Cherishing life and remembering lost ones

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In this era of Covid-19, where death is menacingly lurking in the background, it is important to think about how we will be remembered when we are gone. 

When we are born our parents more often than not cherish certain expectations about how our lives will turn out and this is reflected mostly in the names we are given. A name such as Kgotso implies the parents of such a new-born hope that their bundle of joy would be a blessing and a bringer of peace. 

Sometimes our parents get it completely wrong with names such as Mantwa and Sello which mean the one who instigates war and crying respectively. In many instances, children are given such names to reflect the events that preceded their birth. However, the question is, was it necessary to burden such children with such heavy and ominous names? It must be said that not all children turn out to reflect characteristics reflective of their names but the burden remains.

Much as the subject of death is a difficult one to navigate, it is inevitable that someday, our lives will come to an end and the value of our days on earth will inevitably be measured. Are we going to be remembered as those people who made a positive difference and left this world in better shape to what we found? These questions about the value we add to humanity elicit another question as to what constitutes a life well-lived? Is a long life a reflection of such a life of blessing? To an extent but not entirely, as borne out by the suffering most elderly people endure before they are permanently rescued from their misery when they ultimately die. Martin Luther King Jr answers this question by stating that, “The quality, not the longevity, of one’s life, is what is important.”

In the same vein, Abraham Lincoln had this to say, “In the end, it is not the years in your life that count. It is the life in your years.” It is clear from these observations that the length of one’s days on earth does not determine the impact of their contribution to humanity. One can draw inspiration from the likes of Steve Biko and others who died young but left a lasting impact for humanity to emulate. On the other hand, Robert Mugabe who died at an advanced age ruled Zimbabwe with an iron fist for 37 years and left it in ruins.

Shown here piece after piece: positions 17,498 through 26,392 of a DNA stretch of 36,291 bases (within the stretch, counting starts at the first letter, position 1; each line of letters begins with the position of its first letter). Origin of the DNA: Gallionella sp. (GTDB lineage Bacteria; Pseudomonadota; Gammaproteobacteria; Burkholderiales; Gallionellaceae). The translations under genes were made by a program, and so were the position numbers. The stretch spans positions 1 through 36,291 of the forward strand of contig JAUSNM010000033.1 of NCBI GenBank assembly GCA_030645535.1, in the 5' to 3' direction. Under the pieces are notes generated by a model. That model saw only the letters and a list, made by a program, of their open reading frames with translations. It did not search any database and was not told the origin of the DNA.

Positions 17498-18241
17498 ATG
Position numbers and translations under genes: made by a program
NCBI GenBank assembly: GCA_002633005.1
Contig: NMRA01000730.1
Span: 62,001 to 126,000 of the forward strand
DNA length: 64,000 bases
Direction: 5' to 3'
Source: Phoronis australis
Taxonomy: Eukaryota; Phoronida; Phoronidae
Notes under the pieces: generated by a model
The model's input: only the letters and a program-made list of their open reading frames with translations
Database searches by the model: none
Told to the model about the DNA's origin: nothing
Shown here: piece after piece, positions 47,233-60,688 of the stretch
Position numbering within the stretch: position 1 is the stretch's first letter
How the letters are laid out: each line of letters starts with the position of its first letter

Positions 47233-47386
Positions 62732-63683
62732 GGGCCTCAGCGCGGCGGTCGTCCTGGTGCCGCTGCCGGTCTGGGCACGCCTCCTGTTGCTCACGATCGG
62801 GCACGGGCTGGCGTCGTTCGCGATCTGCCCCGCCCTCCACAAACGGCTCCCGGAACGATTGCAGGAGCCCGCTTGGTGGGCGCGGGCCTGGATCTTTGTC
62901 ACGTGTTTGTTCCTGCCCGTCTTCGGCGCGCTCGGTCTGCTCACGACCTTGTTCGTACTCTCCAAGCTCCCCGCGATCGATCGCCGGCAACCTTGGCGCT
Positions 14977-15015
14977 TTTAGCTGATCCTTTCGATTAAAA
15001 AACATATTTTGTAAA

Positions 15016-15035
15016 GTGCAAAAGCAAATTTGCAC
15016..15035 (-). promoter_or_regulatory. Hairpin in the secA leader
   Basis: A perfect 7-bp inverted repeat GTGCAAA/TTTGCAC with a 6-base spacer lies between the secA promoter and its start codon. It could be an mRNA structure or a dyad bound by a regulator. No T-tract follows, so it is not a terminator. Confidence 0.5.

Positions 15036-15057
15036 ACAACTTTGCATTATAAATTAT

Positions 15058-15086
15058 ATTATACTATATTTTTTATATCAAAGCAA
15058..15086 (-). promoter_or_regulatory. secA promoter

What all this means is that a life of accumulation is not as worthwhile as a life of building a positive legacy. The life of Nelson Mandela springs to mind as one who served and sacrificed for his fellow countrymen. There were others such as Mangaliso Sobukwe who also gave their lives to ensure the elimination of racial discrimination in South Africa. They could have looked away and survived in relative comfort yet they chose to fight on the side of the oppressed. In the age where material success is seen as a legitimate pursuit, they chose and will be remembered for their significance.

A life well-lived is not marked by what one has learned but what they have taught and the example they have set for others to emulate. It is not about the number of children one has had but more about one’s character. It is not about fame but about how many will feel a lasting loss at one’s passing. It becomes clear that a life that matters does not entail any self-centredness but motivated entirely by doing good for others and improving their lot. 

Such a life does not happen by accident but is a matter of choice. American activist for children’s rights, Marian Edelman Wright avers that “Service is the rent we pay for being. It is the very purpose of life and not something you do in your spare time.” Service to others is therefore what will enhance the quality of our lives and ensure that the lives in our years count. The choice is ours. We can choose to live lives that matter and ensure fond memories in those we impacted.